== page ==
A Planned Approach
Presented by Don McLean
A Plan of Action
Steps to Success:
What are your expectations?
Design your Plan
Needs to come from all staff
Must be consistently enforced
Is it working?
The Beliefs Model
Establishing Your Beliefs– Behaviour Meter
A Behaviour Plan
• Developing guidelines / Rules
• Give staff and children ownership
• No more than five all encompassing rules
• Don’t be too general (ie. Respect others)
• Clearly back up rules with appropriate consequences and
• Every parent, child and staff member should have a copy and
there should be a copy clearly displayed.
• Avoid “Don’ts” but don’t get hung up if you can’t
• Make your rules appropriate to your children
• Ensure they are realistic and fair.
• Rewards and Consequences
• Praise should be first tool.
• All staff on-board
• Achievable – can be maintained
• Not disruptive to programme
• Planned and organised
• Communicated to parents and children
• Needs to suit your programme.
• Don’t make idle threats or promises
• Needs to be age appropriate
Keeping It Positive
Praise Is to
children what sun
is to flowers
• Praise is always your number one behaviour strategy,
Ensure its Clearly directed, constructive & meaningful
• Try to maintain a ratio of 4 positive comments to one
• When giving an instruction back it up with 2 positives.
• Never remove a reward already given as a consequence of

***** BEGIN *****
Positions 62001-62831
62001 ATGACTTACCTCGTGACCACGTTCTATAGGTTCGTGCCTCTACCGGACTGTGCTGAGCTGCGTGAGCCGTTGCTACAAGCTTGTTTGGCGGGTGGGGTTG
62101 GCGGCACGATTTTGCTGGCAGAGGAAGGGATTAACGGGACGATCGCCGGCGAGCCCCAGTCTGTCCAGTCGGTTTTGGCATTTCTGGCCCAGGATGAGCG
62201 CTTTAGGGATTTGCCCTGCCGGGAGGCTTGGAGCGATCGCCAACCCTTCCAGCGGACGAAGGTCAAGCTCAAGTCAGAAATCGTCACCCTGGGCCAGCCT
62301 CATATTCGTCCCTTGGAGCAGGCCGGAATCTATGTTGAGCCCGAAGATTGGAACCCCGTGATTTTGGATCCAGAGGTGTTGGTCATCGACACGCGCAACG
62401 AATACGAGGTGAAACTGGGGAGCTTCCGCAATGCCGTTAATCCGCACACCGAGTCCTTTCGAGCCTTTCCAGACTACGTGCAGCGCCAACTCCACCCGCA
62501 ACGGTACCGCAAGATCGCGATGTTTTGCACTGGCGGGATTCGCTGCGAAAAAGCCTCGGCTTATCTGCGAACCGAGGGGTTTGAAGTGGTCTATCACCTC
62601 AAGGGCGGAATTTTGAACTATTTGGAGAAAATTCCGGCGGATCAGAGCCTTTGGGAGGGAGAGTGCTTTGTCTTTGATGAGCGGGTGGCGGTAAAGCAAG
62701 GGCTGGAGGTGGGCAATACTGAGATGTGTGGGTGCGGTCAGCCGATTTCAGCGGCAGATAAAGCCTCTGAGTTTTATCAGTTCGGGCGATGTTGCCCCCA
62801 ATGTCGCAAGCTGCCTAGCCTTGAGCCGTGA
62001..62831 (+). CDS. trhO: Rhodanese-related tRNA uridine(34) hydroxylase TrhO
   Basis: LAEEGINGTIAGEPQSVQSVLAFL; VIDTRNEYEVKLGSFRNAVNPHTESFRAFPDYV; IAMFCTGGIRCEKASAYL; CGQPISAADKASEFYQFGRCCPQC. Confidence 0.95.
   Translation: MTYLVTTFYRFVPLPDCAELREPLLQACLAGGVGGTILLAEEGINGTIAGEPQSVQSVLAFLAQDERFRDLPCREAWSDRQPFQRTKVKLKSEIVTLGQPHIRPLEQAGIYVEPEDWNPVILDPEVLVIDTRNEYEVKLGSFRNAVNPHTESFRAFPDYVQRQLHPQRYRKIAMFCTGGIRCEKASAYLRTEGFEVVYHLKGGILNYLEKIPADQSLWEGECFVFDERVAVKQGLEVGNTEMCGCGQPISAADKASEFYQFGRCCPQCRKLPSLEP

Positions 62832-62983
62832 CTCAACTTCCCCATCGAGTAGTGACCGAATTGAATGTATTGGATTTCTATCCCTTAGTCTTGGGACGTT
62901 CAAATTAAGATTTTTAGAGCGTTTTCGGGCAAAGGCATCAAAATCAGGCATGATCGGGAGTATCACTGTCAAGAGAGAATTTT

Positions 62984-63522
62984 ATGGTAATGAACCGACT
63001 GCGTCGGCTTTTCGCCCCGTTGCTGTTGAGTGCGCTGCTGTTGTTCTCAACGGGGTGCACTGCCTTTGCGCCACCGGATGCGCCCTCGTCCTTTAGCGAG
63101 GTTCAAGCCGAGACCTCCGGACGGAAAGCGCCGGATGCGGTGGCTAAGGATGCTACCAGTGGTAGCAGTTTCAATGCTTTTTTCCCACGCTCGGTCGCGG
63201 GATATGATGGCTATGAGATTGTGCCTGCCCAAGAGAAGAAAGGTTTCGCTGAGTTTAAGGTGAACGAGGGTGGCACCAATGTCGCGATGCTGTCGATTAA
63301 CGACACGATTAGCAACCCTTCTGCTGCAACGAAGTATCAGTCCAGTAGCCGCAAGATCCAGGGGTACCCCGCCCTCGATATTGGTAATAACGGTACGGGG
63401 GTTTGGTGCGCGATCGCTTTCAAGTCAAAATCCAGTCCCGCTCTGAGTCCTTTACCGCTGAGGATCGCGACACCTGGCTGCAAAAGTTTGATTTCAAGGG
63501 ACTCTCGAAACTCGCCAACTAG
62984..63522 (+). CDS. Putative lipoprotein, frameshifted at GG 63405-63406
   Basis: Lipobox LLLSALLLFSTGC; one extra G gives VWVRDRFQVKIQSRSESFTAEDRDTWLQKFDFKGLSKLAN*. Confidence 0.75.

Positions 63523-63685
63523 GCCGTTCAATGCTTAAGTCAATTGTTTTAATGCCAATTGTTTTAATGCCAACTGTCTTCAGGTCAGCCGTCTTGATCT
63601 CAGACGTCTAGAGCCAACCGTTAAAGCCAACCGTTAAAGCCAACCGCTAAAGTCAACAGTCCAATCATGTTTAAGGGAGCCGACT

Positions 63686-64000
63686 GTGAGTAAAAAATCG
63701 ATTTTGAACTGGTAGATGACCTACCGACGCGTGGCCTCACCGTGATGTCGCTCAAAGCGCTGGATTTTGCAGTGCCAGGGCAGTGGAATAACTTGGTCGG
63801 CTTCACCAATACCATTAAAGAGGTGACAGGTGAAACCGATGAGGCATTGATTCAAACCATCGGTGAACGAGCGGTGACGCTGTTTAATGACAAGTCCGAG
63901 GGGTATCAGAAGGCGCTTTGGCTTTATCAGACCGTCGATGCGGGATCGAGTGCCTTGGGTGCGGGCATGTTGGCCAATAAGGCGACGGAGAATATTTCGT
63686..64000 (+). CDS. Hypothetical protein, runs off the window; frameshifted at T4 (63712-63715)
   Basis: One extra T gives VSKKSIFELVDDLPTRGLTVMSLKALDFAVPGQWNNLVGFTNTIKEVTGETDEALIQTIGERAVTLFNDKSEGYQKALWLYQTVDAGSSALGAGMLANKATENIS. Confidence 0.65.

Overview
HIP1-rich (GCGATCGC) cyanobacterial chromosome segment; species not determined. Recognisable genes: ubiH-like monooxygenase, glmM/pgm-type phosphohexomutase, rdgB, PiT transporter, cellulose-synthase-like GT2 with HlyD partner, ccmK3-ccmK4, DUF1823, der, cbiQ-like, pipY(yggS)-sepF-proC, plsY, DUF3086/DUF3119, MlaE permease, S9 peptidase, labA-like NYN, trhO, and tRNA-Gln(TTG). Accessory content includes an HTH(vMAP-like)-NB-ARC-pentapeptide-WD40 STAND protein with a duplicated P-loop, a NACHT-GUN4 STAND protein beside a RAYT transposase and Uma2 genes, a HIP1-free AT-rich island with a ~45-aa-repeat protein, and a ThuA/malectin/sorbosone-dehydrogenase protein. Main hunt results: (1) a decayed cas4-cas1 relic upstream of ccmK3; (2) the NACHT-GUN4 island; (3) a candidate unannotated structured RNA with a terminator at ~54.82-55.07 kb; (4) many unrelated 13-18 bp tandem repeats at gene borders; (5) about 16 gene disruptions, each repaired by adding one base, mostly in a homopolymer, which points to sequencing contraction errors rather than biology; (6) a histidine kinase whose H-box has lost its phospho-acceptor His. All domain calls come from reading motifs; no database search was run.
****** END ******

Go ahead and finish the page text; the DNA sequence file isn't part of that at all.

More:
• Don’t make idol promises and make rewards achievable
• Be creative when deciding on rewards and they don’t have
to be tangible.
• Remember a reward is given as a result of behaviour and a
bribe is promised in anticipation of behaviour.
• Don’t be afraid to say this isn’t working – cater for your
First in line StickerPerson of the week
In groups of four brainstorm five more ideas for rewards you
could provide – we will make a master list as a group
Quick tips for Negative Consequences
• All staff on board and informed
• Short and sharp
• Age appropriate
• Achievable – can maintain it
• Limit discussion – don’t get in a slanging match. Simply state the rule broken and
• Make the consequence fits the crime
• Don’t make idol threats – next time you do that…
• Make everything transparent – written in discipline plan
• Types of Negative Consequences
• Timeout – no more than 2 or three minutes
• Outdoor timeout – the timeout hoop
• Exclusion from an activity
• Social consequence – clean up, sweeping, kitchen duty
• Message home
• Fitting consequence – clean up a mess.
• Red cards
• Demerit points
Can you think of any more?
Step Three – Sorting Out the
•Set up and maintain an incidents record
•Make displays of rules, rewards and consequences
•Give a copy of the behaviour plan to parents
•Prepare any behaviour journals and/ or consequence
worksheets so they are there when needed
•Set up reward areas, tickets etc.
think oF all
SituationS• Consider your plan if you are
off – site.
• What do you do with the
• You need a system that’s
• What if you have to remove
someone – you need a plan in
What ever you decide always
write it down and give
everyone a copy
Putting it into Action
• Must be consistently
• Good or bad you
need to keep parents
• Be positive first
• Follow up
The Final Word
• If it’s not working –talk about it and change it
Don’t flog a dead horse!
• When children walk in you door your rules
apply – they leave their baggage at the door
and so do you.
• Write it down and give everyone a copy
There is no arguments then
• Management – minimise - management,
Maximise – participation and fun!
Thank You !
Have You Got ?
Your belief s quest ions
A behaviour met er
Ref raming worksheet
Workshop not es
Somet hing wort hwhile
out of t he workshop
Special Thanks t o: